The Fringe Five is a weekly exercise (introduced in April) wherein the author utilizes regressed stats, scouting reports, and also his own heart to identify and/or continue monitoring the most compelling fringe prospects in all of baseball.
Central to this exercise, of course, is a definition of the word fringe. The author recognizes that the word has different connotations for different sorts of readers. For the purposes of this column, however — and for reasons discussed more thoroughly in a recent edition of the Five — the author has considered eligible for the Five any prospect who was absent from all of three notable preseason top-100 prospect lists.
That said, it should also be noted that in cases where the collective enthusiasm regarding a player’s talent becomes very fevered — like how the enthusiasm collectively right now for Philadelphia third-base prospect Maikel Franco is very fevered, for example — that will likely affect said player’s likelihood of appearing among the Five, given that the purpose of the series, at some level, is to identify prospects who are demonstrating promise above what one might expect given their current reputations within the prospect community.
With that said, here are this week’s Fringe Five:
Mookie Betts, 2B, Boston (Profile)
If Mookie Betts were literally on fire, that would both (a) be terrible and (b) require the immediate attention of emergency services. Fortunately — for all of us, for Betts himself — he’s just figuratively on fire. By way of illustration, consider: in 28 plate appearances since last week’s edition of the Five, Betts has recorded two home runs, a 6:2 walk-to-strikeout ratio, and six stolen bases on as many attempts. Overall, Betts has posted walk and strikeout rates of 10.6% and 11.4%, respectively, four home runs, and a 100% success rate on his 15 stolen-base attempts over 32 games and 132 plate appearances — this, from what appears to the 11th-youngest player in the High-A Carolina league.
Eddie Butler, RHP, Colorado (Profile)
One would be excused, based on Butler’s performance in the Futures Game last month, for assuming that the right-hander had recorded a strikeout rate in the minor leagues of either 100% or pretty close to 100%. In fact, that appears not to be the case, at all, despite a fastball that sits in the mid-90s and excellent changeup. Butler struck out actually fewer than a quarter of batters faced through High-A. Following a recent promotion to Double-A, however, the 22-year-old seems intent on addressing this situation. Through two starts with Tulsa now, Butler has recorded a 12:0 strikeout-to-walk ratio against just 34 batters in 10.0 innings.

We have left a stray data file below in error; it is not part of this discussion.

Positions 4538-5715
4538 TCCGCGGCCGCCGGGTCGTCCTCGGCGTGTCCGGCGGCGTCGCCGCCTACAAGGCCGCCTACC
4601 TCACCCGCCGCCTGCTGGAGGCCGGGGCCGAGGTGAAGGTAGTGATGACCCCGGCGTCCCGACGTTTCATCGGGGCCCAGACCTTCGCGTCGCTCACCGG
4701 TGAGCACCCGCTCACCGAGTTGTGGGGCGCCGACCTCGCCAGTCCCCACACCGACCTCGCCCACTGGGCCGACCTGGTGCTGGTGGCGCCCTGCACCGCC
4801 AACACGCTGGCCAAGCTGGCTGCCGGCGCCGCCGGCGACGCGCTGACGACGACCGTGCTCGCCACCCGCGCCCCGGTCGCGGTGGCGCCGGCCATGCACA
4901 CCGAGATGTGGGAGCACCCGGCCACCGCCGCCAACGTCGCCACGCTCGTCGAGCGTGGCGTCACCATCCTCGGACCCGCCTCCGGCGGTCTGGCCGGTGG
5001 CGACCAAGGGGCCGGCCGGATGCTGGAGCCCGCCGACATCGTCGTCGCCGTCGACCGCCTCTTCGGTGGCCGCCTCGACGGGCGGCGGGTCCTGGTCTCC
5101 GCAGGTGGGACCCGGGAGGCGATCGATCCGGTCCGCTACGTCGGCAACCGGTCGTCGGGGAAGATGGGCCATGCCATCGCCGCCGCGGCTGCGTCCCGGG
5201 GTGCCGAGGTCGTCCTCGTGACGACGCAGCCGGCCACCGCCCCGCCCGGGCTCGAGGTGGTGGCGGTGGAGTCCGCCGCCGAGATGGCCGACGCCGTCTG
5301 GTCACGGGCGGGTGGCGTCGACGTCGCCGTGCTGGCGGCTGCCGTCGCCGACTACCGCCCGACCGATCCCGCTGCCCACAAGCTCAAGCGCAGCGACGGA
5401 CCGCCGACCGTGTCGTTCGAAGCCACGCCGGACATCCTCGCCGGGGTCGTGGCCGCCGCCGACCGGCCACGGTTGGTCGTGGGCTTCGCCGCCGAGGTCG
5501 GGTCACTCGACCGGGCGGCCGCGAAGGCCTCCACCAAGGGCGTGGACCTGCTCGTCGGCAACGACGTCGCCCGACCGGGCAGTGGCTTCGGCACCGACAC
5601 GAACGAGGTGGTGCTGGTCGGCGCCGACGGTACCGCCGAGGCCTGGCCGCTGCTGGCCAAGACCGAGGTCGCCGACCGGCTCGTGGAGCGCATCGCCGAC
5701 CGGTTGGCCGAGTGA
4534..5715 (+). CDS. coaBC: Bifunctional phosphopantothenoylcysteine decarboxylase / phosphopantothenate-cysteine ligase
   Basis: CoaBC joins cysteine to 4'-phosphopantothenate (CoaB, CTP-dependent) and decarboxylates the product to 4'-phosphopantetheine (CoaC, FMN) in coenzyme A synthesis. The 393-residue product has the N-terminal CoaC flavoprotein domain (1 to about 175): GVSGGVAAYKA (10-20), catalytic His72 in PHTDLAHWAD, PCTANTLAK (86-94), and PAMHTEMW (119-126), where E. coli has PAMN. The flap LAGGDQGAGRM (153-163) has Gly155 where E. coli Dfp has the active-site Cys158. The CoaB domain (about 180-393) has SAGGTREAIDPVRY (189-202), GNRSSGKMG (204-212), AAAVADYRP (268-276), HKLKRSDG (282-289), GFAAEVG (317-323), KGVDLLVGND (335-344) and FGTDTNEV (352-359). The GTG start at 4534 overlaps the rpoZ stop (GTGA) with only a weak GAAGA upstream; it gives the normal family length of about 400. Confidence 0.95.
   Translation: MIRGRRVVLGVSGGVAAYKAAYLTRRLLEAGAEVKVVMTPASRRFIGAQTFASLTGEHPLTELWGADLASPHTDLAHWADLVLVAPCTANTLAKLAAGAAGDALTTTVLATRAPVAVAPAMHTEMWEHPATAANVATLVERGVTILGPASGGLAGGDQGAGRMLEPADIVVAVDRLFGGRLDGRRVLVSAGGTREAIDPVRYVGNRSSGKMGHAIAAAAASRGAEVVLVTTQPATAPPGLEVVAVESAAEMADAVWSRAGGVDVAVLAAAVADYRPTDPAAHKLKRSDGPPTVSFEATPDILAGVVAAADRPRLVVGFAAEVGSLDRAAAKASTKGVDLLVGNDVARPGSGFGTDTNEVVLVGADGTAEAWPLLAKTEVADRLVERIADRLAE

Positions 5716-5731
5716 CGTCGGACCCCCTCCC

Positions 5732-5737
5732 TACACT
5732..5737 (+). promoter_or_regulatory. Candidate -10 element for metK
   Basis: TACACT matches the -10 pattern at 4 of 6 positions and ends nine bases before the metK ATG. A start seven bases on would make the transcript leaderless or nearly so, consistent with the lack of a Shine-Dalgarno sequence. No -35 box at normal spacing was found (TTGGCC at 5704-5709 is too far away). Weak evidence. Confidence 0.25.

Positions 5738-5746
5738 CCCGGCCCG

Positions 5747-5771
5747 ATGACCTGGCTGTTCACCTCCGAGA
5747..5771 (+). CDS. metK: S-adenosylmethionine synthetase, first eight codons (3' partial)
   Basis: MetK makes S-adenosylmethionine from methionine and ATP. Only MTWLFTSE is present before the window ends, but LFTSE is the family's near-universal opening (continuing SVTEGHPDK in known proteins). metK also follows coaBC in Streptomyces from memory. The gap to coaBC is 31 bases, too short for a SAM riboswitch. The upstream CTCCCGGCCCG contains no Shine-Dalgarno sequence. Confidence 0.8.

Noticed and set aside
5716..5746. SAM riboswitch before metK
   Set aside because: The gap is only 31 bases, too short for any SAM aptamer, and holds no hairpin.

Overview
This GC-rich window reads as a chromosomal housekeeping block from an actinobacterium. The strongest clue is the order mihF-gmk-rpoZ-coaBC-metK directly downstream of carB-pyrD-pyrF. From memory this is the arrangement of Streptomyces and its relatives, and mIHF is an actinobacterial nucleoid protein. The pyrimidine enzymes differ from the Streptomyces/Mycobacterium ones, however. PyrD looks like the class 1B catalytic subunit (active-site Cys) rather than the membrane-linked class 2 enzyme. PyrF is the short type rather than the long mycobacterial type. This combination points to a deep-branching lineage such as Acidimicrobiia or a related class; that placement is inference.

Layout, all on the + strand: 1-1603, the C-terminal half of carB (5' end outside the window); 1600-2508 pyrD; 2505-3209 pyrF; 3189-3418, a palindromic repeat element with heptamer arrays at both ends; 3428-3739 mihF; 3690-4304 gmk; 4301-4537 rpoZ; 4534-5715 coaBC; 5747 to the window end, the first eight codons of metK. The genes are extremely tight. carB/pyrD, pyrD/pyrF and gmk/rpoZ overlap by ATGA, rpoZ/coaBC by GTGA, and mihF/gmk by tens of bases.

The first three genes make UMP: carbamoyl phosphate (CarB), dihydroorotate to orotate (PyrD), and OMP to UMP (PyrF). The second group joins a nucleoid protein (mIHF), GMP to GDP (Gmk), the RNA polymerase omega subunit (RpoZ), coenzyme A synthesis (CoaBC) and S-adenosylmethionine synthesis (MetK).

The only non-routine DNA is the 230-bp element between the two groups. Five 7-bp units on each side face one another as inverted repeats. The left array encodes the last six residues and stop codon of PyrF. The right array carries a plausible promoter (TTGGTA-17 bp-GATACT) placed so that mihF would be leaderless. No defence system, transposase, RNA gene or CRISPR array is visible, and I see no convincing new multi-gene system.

Here’s footage of Butler’s changeup from his Double-A debut — in this case, against catcher Mitch Canham of Kansas City affiliate Northwest Arkansas:
Edwin Escobar, LHP, San Francisco (Profile)
Owing to family obligations, the present author was unable to attend Escobar’s most recent start a mere 15 minutes away in Manchester, NH, against Toronto affiliate the New Hampshire Fisher Cats. A compelling argument against filial piety, that. Escobar’s defense-independent performance in that game (4.0 IP, 20 TBF, 4 K, 1 BB) was entirely fine. It’s illustrative of Escobar’s record thus far with Richmond, however, that the author would have considered his New Hampshire appearance a disappointment. Over six starts now, the 21-year-old left-hander has recorded strikeout and walk rates of 25.7% and 4.3%, respectively, in 35.0 innings — this, after pitching excellently in the California League to begin the season.